Music proves crucial to personal growth

Music proves crucial to personal growth

Jake Aquino, asst. opinions editor

A friend of mine recently told me that I use too many rap lyrics in normal conversation. I could not disagree with that statement, and I started noticing the ease with which I slip in lyrics or slang into my day-to-day interactions. As a result of my preference towards rap, and the uncountable hours I’ve spent listening to it, the way I talk and my personality as a whole have been affected—but is everyone’s personality affected by their artistic preferences?

I believe the answer is yes. We are all products of our environment, morphed by our own tastes and interests, but that is not to say we change completely into people we are not. Musically, I prefer to listen to rap, but I do not walk around school wearing a 36 inch chain and True Religion jeans.

However, rap has definitely influenced my life, from who I surround myself with to the concerts I attend. A solid majority of my friends share the same interest in rap with me: Chief Keef (aka the Mozart of our generation), Travis Scott and Gucci Mane, among others, are played at least once every time we hang out. As for concerts, I nearly only attend rap shows; even at Lollapalooza and Pitchfork Music Festival, where there are a variety of genres, I found myself seeing more hip-hop artists than artists of different genres. I dislike the rapper Childish Gambino, but I made it a point to see his show rather than another artist.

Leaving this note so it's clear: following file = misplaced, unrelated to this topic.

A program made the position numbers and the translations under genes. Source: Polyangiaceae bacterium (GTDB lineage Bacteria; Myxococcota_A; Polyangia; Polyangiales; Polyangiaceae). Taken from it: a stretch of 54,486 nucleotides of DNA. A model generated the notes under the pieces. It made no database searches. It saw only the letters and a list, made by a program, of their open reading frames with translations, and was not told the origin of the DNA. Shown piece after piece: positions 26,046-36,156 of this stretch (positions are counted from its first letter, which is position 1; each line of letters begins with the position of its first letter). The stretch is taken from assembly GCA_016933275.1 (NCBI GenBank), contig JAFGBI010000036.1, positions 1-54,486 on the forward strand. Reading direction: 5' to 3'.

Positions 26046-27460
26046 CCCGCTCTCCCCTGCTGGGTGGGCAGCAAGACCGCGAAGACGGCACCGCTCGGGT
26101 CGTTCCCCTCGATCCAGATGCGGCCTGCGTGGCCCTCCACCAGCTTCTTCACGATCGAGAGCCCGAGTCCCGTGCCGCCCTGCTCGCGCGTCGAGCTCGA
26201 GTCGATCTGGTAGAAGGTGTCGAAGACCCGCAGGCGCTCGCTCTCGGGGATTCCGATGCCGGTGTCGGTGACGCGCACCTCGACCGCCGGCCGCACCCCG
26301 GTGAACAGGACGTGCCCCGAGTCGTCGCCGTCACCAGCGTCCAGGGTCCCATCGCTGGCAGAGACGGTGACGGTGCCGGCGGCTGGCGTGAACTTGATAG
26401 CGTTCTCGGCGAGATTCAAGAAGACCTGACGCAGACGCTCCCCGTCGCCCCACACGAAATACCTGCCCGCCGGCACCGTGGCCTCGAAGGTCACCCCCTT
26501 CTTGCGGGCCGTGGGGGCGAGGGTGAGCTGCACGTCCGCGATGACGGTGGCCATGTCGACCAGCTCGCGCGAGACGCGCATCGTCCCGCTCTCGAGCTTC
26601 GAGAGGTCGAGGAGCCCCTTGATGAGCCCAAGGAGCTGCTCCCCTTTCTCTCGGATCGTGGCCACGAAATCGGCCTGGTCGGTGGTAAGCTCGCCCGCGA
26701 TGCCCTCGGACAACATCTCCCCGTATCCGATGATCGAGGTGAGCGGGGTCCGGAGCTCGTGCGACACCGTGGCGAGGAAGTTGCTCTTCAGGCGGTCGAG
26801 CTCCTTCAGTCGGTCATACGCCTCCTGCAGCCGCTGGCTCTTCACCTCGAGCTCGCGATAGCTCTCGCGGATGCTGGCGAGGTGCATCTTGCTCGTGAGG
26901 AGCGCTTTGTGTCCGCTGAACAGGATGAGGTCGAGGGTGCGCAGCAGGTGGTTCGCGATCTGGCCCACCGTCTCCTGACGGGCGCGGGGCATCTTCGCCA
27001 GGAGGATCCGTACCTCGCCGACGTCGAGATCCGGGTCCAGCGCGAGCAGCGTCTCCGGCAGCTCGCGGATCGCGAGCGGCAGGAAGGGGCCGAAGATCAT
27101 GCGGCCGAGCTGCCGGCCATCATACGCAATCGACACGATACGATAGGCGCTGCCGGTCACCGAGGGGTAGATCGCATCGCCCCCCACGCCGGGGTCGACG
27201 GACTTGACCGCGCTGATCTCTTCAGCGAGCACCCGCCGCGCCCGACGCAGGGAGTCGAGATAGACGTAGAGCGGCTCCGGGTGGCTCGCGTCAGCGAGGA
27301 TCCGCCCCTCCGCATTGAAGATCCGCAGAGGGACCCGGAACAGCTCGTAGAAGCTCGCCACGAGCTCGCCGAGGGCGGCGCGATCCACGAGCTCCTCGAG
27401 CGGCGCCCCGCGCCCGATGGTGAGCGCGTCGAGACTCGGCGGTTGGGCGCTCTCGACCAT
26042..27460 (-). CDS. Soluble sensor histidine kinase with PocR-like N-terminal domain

It is not hard to see kids who are influenced by their tastes in music at South: there are kids who dress punk, kids who dress like rappers and of course there are the multitude of band t-shirts.

Senior Peter Isaac, an affectionate fan of punk music, has been a fan since he was introduced to The Ramones by his sister. He has been dressing “punk” ever since, evidenced by his Ramones t-shirt, skinny black jeans and military jacket. According to Isaac, punk has helped him in a positive way, getting him through tough times and everyday life. He also identifies with the philosophies that come with punk music, including the genre’s tendency to be all “DIY”.

“I really like the idea of doing everything yourself; you don’t have to listen or follow any rules. Whatever you like, you just do it,” Isaac said.

No matter how you look at it, everybody has their own opinion on the arts and has their own favorites. We are all different human beings, crafted by the zeitgeist of our time and molded by our eccentricities. If we all had the same tastes, there would be no progression of the arts. How we choose to “exude” our artistic preferences in our lives is up to us, but ultimately our originality remains a very important factor as our society moves forward.